If the above still doesn't give you a decent shot, then the only solution is to get upfront, where you have light and ask the subject to pose for a shot beforehand :) or ask for permission to use flash.

Canon EF 100mm f/2 USM Telephoto Lens for Canon SLR Cameras

Get it at Bhphotovideo or at or Amazon

The 100mm f/2 lens is also available for Nikon SLR. I have always preferred prime lens over my zoom lens whenever possible for the simple reason that what you give up in flexibility you get back plenty back in image quality not mentioning that prime lens are so much less expensive than comparable zoom. Using prime lens forces me to think more, compose with my feet and do photography in the ways of the Grand Masters when all they had were the old pancake lens and a 35mm or 50mm in the case of Pentax and look at those wonderful timeless photos from the Great Depression!!.

Monday, January 19, 2009

HDR Photography

High contrast scenes present great challenges to photographers and cameras sensors (and film media). The meter in our digital camera can only meter what it sees which is the "average" tone in terms of light/tone and colors. Without a good understanding of exposure and a clever use of filters (ND filters specifically), the resulting image will often be over or underexposed and flat leaving the average photographer exasperated.

Aspiring photographers have all been teased by the vibrant imagery we see on Calendars and Photography Books, we yearn to be able to also create these beautiful images. That day has finally arrived (well, sort of) with the advent of HDR High Dynamic Range photography - the new kid on the block, the latest obcession if you will. A new genre in digital photography is indeed here. In simple terms, HDR technique combines tonal properties at each end of the spectrum to produce a very rich and vibrant imagery. For a start, one has to take three identical images of the same scene/object: one at the set exposure, one overexposed and one underexposed. The easiest way to accomplish this is to set the camera on AEB (Automatic Exposure Bracketing) so the camera would take three shots: one at 0 on your meter scale, and the second shot at -2.0 and the third at +2.0. Because you need the three images to be taken from the same spot, a sturdy tripod and a wireless remote are essential to reduce camera shake.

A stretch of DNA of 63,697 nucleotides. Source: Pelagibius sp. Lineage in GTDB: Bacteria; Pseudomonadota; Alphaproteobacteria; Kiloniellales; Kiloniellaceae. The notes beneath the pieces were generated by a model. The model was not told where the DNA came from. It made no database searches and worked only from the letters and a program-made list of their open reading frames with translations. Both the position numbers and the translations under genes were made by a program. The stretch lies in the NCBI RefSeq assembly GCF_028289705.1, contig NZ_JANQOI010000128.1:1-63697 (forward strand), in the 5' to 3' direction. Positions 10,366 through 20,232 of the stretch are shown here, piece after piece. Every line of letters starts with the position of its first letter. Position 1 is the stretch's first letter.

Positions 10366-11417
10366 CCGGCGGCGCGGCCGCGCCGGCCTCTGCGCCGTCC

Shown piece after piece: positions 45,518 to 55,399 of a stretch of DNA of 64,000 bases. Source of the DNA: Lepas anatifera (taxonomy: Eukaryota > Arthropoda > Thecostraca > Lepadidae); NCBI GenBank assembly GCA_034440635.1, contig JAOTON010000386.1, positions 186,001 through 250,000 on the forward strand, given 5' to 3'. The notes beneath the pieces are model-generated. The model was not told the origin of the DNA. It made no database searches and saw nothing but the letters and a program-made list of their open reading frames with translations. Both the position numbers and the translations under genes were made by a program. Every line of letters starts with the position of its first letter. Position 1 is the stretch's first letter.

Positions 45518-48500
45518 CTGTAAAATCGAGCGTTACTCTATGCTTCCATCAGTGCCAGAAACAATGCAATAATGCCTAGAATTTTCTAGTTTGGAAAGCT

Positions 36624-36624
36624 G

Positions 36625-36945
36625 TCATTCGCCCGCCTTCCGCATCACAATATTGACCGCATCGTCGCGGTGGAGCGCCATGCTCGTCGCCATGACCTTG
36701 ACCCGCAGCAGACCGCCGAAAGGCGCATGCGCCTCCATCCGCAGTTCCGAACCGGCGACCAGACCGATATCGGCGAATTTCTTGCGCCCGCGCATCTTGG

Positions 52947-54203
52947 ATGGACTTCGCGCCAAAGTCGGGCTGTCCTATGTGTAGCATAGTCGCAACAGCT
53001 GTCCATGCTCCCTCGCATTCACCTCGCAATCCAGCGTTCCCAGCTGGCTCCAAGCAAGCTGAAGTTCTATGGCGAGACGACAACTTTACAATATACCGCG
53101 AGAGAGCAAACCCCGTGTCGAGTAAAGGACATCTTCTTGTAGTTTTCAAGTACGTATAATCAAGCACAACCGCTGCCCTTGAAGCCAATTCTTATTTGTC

Once you have the three bracketed images, you will need the help of a HDR software to put that tonal details together seamlessly. One such software is Photomatix. A trial version can be downloaded here at Photomatix. There is a PC and Mac version. It is a standalone software but a plug in is available for Photoshop. The trial version does not expire so long as you can put up with the watermark across your finished image. The price for the license is $99 and in my opinion it is well worth the investment if you plan to do a lot of landscape and high contrast scenes. Good way to test the software and see the end result and decide if this is your kind of art.

My first go at HDR tone-mapping - Evening at a city park shrouded in thick fog, shot at ISO 400